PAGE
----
10.3 - Phase 3—new law and implementation of the reformed system
Once the policy direction is settled, and key initiatives are underway, the final phase of reform should involve a complete legislative overhaul to focus on establishing remaining elements of reform and implementing the reformed system.
In this phase, a full suite of National Environmental Standards should be made that cover all areas that have been identified by this Review. This should draw on the experience of implementing the Interim National Environmental Standards and improvements in data and information. Other regulators seeking to be devolved decision-makers, including states and territories, must demonstrate how their regulatory approach meets the National Environmental Standards. All arrangements in place for devolved decision-making should be formally reviewed at this time. Where necessary, the settings in the EPBC Act for making standards, accrediting other regulators and quality assurance of the devolved model and compliance should be amended based on lessons learned.
Phase 3 should deliver a comprehensive redrafting of the EPBC Act to simplify, clarify and strengthen the law. The re-drafted law should incorporate key reform proposals including:
- settings to hardwire the concept of ecologically sustainable development (ESD) into the Act and require that it forms the basis of all decisions because it is the overall outcome that the Act seeks to achieve
- settings for making and reviewing national and regional plans
- measures to improve trust in decision-making, including:
- requirements for greater transparency
- an independent monitoring, compliance, enforcement and assurance regulator, not subject to actual or implied direction from the Environment Minister that has a clear mandate to enforce compliance with law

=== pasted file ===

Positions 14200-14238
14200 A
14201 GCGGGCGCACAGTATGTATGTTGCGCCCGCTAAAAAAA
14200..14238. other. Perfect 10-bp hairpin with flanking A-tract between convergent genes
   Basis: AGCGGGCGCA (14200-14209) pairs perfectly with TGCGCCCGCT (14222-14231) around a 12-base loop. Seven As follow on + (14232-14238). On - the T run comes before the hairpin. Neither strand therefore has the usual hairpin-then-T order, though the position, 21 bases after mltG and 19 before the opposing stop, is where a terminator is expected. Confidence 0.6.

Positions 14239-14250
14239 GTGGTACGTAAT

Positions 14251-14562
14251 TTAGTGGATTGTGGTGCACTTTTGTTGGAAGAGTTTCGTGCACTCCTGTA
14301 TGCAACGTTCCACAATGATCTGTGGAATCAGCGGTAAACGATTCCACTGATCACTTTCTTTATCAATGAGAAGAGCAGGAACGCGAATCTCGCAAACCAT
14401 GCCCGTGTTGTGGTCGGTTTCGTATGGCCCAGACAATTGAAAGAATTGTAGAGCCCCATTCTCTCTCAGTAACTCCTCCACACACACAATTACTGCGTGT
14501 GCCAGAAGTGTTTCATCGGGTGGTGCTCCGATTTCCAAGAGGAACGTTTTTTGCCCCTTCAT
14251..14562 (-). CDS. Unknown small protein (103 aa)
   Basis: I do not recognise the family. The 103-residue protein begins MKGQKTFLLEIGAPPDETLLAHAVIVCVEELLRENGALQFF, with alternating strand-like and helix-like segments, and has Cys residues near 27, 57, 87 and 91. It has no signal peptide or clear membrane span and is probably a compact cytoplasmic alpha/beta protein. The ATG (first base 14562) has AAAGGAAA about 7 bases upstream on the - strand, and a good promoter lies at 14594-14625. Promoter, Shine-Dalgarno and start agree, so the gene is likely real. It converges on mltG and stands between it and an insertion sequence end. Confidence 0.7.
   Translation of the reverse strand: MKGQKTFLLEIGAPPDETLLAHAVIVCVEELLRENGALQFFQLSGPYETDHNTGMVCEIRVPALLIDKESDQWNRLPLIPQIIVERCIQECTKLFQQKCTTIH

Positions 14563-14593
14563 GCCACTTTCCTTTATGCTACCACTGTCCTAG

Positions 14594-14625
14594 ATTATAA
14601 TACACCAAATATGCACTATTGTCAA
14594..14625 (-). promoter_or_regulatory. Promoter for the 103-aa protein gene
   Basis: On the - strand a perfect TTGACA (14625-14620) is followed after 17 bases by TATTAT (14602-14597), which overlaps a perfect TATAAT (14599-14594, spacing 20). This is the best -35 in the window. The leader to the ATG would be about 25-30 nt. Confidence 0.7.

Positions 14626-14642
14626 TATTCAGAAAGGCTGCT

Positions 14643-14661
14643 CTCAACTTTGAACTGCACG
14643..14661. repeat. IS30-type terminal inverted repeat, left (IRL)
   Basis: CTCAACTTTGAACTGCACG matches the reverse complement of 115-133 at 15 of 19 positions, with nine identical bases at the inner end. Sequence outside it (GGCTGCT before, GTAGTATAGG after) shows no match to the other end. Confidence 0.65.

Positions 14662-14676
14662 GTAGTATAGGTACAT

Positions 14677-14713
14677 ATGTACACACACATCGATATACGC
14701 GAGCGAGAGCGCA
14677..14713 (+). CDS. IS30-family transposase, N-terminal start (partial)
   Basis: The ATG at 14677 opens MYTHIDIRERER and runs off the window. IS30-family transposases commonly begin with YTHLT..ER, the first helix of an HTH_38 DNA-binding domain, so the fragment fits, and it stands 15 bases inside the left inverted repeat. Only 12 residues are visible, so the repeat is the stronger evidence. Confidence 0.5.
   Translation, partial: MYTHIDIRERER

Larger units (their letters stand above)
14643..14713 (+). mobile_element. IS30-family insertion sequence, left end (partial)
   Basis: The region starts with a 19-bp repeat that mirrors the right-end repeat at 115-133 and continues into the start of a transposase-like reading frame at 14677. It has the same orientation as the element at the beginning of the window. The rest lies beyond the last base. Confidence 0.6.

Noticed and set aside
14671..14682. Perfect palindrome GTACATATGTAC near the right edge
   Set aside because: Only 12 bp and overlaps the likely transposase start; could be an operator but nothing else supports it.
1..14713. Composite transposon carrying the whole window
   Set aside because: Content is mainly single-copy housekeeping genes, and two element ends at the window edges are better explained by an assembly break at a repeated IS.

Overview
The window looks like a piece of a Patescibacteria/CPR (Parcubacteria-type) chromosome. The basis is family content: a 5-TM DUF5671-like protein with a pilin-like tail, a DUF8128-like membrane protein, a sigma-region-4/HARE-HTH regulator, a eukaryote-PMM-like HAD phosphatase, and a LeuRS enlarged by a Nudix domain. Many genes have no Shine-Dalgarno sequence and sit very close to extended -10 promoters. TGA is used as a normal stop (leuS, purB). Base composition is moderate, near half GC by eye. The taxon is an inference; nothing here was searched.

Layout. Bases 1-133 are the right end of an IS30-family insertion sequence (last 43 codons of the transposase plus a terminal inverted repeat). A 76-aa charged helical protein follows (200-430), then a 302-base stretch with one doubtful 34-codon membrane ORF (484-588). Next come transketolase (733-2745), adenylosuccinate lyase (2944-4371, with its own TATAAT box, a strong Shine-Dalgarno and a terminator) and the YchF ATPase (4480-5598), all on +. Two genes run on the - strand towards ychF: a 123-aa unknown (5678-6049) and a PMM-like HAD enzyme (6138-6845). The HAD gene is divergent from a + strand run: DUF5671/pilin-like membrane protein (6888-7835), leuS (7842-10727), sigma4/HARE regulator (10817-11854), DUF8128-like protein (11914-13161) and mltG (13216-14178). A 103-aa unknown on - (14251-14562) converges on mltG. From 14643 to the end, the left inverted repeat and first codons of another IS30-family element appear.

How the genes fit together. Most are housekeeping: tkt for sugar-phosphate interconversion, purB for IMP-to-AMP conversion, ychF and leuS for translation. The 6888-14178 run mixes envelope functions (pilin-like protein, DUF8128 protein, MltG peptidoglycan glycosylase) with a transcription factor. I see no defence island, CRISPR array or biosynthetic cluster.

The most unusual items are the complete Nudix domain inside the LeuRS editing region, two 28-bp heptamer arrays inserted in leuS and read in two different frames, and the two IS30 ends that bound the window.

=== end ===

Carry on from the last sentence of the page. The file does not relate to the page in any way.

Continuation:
- changes to the structures of statutory advisory committees, to provide confidence that decision-makers receive sound information and advice for making decisions
- revised legal review mechanisms to provide regulatory certainty and build trust in decision-making
- a hierarchy of protecting (avoiding impact), conserving (minimising impact) and restoring the environment, including incorporating restoration-focused environmental offsets into the law
- mechanisms to support the use of markets and trusts to deliver environmental restoration.
In embarking on re-drafting the law, the merits of separating the EPBC Act along key functional lines should be considered.
The proposed reforms seek to build community trust that national environmental laws deliver effective protections and regulate businesses efficiently. It is impossible for the Review to satisfy the aspirations of every person with an interest in the environment or in business development. Rather, the Review has attempted to provide a way forward, to ensure effective environment protection and biodiversity conservation and efficient regulation of business. The EPBC Act in its current form achieves neither.
The proposed reforms are substantial, but the changes are necessary to set Australia on a path of ecologically sustainable development. This path will deliver long-term economic growth, environmental improvement and the effective protection of Australia’s iconic places and heritage for the benefit of current and future generations.